How the foundation of our society is bringing us down
There’s a reason people often turn around in the middle of their lives and start to question everything… How did I get here? Where am I going? Why?
And no, it’s not because they’ve woken up drunk in a stranger’s bed. They wish!
I’m talking about a very modern problem: the midlife crisis. It’s a term that was only coined in the 1960s. A recent phenomenon, the causes of which are recent, too.
The rise of the midlife crisis is partly due to the development of technology. We simply have less to worry about. Somehow I imagine the rate of midlife crises is far lower in LEDCs, for instance. When life is a struggle, you don’t have the luxury of existential dilemma. It’s a First World problem.
But when examined more closely, a more complex reason emerges for the midlife crisis. One of the great privileges of the modern world has become a cause of the problem.
Choice. It’s what our society is built upon. Democracy. The right to vote. Freedom to choose. People have died for it.
And now we’re floundering in it. A sea of choice. Who knew there were so many ways to make coffee? What furniture really defines me as a person? Which car should I buy? And then… Can I get a better deal somewhere else?
Everyone seems to have an opinion. A whole industry has developed to help people choose – we now have comparison websites and magazines. Moustachioed men have us diving for the remote. Not again!
Which brings us to TV. How shall I spend my precious evening, with dragons or drug dealers? (You haven’t seen Breaking Bad yet!?)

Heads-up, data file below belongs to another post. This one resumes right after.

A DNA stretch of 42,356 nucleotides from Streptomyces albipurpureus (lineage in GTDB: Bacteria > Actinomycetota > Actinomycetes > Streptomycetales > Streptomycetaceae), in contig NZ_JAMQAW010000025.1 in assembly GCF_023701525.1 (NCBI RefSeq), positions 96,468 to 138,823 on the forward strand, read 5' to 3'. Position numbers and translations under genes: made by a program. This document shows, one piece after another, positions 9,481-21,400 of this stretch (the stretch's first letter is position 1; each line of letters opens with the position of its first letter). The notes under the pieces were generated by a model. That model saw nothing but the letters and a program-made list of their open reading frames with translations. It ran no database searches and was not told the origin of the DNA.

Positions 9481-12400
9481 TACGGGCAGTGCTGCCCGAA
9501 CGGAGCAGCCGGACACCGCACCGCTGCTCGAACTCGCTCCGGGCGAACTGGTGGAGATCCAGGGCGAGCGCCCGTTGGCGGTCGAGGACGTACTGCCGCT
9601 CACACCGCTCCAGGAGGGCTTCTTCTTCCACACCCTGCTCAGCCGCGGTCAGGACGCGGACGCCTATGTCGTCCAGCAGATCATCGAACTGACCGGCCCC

I could go on. As you might expect by now, there are lots of examples to choose from. But what has all this got to do with the midlife crisis?
Well, it’s our natural reaction to so much choice. We develop habits. Routines. Do the thinking once, and then stick with that decision. Get into a groove. Get stuck in a rut.
We make so many choices in life that we become unconscious of them. Just another zombie, glued to a phone. It’s easy to turn around one day and wonder how you got there, where you’re going, and why.
We’ve all heard of the billionaires who only ever wear one outfit to reduce the amount of choice in their lives. But where’s the fun in that? I like dressing up!
I want to choose. It’s a privilege, after all. I just want the businesses, websites, and services I use to make my choices easier. And not by limiting the options, but by showcasing all of the wonderful things on offer.
Because the thinking behind Steve Jobs’ black polo neck and jeans is sensible, even if the fashion isn’t: make the small choices easier, and you’ll have more time to spend on the important things.